The Wall Street Journal apparently sent a reporter to the Gamification Summit a couple weeks back, because the paper of record surfaced an article about how "companies are trying to bring more play to the workday.” That reads like the agenda for the conference.
Gamification is the process of using game thinking to solve problems and engage audiences. Much like the phrase “social media” in the recent past, the word “gamification” is being lobbed around in marketing circles as the next frontier in web and mobile. Just as nearly every application, website, brand and marketer now employs social media in some capacity, so too will game mechanics be used in the years ahead.
Striving to make everyday business tasks more engaging, a growing number of firms are incorporating elements of videogames into the workplace. This "gamification" of the workplace, or "enterprise gamification" in tech-industry parlance, is a fast-growing business. Companies have used digital games for a number of years to help market products to consumers and build brand loyalty. What's emerging is using games to motivate their own employees.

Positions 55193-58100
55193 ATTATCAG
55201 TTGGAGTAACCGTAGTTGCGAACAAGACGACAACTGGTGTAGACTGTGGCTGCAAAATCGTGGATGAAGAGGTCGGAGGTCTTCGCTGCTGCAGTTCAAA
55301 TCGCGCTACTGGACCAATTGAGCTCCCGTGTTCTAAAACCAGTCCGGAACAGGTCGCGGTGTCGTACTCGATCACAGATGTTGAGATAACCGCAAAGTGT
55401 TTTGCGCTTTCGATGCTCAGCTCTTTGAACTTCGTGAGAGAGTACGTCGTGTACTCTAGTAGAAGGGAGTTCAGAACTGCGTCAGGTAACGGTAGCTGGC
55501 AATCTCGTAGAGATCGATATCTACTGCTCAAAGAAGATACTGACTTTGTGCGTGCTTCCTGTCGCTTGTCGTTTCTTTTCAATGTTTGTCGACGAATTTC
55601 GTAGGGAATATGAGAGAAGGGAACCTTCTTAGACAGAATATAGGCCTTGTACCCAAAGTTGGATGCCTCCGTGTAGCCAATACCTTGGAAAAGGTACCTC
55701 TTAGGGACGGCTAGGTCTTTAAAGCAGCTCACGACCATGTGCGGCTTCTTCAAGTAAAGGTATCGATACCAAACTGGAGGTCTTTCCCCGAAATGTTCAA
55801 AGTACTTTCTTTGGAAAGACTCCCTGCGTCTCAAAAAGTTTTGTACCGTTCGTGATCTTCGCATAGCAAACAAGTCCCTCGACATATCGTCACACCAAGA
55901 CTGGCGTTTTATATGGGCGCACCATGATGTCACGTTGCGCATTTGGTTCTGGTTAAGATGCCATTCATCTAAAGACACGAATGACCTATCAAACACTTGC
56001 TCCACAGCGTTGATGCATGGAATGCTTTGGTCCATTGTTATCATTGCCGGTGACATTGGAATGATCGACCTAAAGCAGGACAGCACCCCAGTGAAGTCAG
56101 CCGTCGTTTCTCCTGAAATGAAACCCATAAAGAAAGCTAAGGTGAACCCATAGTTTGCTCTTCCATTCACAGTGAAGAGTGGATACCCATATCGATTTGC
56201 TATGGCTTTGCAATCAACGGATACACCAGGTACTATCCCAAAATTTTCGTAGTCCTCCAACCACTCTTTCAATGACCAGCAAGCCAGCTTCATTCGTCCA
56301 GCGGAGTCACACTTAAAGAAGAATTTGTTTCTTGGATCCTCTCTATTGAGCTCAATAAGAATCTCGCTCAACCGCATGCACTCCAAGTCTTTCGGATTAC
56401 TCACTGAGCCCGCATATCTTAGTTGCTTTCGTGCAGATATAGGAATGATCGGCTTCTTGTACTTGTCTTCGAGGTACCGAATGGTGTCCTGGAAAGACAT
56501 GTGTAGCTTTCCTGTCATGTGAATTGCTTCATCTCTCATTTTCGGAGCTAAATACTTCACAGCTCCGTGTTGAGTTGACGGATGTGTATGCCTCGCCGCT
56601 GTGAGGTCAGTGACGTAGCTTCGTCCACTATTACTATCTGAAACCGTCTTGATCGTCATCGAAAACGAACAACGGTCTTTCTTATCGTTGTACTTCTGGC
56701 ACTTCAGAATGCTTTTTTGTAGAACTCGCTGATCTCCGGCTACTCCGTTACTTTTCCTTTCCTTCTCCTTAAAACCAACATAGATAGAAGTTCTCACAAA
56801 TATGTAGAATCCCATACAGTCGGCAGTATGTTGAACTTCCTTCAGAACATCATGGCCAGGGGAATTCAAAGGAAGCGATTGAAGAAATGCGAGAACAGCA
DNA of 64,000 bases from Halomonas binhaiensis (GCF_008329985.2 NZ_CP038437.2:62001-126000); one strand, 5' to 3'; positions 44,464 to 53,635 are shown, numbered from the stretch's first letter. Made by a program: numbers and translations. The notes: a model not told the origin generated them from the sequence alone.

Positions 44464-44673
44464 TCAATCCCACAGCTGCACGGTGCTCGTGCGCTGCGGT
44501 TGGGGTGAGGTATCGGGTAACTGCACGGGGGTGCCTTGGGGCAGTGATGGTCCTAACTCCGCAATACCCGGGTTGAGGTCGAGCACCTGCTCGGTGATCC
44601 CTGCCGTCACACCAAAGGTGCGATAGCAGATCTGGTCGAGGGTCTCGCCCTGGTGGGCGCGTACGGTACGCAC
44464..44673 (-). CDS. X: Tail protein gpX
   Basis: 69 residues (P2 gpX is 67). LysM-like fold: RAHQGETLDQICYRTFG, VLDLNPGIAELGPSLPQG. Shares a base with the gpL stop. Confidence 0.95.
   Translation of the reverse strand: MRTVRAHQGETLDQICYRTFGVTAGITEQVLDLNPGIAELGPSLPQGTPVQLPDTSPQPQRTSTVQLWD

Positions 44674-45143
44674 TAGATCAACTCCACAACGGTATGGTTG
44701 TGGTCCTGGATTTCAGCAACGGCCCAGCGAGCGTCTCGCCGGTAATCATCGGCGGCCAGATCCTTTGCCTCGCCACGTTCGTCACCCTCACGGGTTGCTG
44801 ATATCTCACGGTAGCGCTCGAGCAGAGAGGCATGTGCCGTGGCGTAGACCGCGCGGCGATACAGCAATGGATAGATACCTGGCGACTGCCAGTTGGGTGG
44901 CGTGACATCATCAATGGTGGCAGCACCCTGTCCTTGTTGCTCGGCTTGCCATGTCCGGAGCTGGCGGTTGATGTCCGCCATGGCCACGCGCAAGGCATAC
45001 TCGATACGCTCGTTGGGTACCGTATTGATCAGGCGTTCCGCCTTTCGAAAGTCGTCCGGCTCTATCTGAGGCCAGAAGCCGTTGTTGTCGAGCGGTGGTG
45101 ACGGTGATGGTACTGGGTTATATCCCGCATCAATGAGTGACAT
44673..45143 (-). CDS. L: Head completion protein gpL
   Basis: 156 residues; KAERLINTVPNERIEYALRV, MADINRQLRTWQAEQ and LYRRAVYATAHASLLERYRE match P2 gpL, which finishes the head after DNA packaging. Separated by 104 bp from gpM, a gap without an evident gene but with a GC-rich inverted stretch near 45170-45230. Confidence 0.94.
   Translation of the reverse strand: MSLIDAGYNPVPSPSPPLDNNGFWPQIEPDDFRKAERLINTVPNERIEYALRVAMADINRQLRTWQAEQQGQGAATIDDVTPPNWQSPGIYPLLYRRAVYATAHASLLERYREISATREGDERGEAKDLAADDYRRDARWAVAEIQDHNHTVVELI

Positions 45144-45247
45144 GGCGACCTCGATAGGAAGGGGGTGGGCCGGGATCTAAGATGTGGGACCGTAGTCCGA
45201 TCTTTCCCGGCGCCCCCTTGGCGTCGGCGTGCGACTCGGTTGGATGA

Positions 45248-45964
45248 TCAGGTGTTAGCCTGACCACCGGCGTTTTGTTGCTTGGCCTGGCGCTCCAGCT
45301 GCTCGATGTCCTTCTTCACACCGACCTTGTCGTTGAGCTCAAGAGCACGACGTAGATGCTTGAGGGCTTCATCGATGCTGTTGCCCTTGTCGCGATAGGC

AXA Equitable was a hit at the Gamification Summit, for using competitive game play in an avatar-based world to engage consumers and make life insurance relevant and fun. Consumers find the Pass It On! video game on the web or on their iPhone, chose an avatar and create a virtual family, and decide their financial future by saving gold, managing expenses and making decisions about life insurance. Please follow this link to play the game and check out the New York Times coverage. (as a consumer-facing example of gamification was not in the WSJ)
Tech-industry research firm Gartner estimates that by 2014, some 70% of large companies will use the techniques for at least one business process. Market researcher M2 Research estimates revenue from gamification software, consulting and marketing will reach $938 million by 2014 from less than $100 million this year.
So far, the tactic has proved effective. A study last year by University of Colorado Denver Business School found that employees trained on video games learned more factual information, attained a higher skill level and retained information longer than workers who learned in less interactive environments.
Read more at the WSJ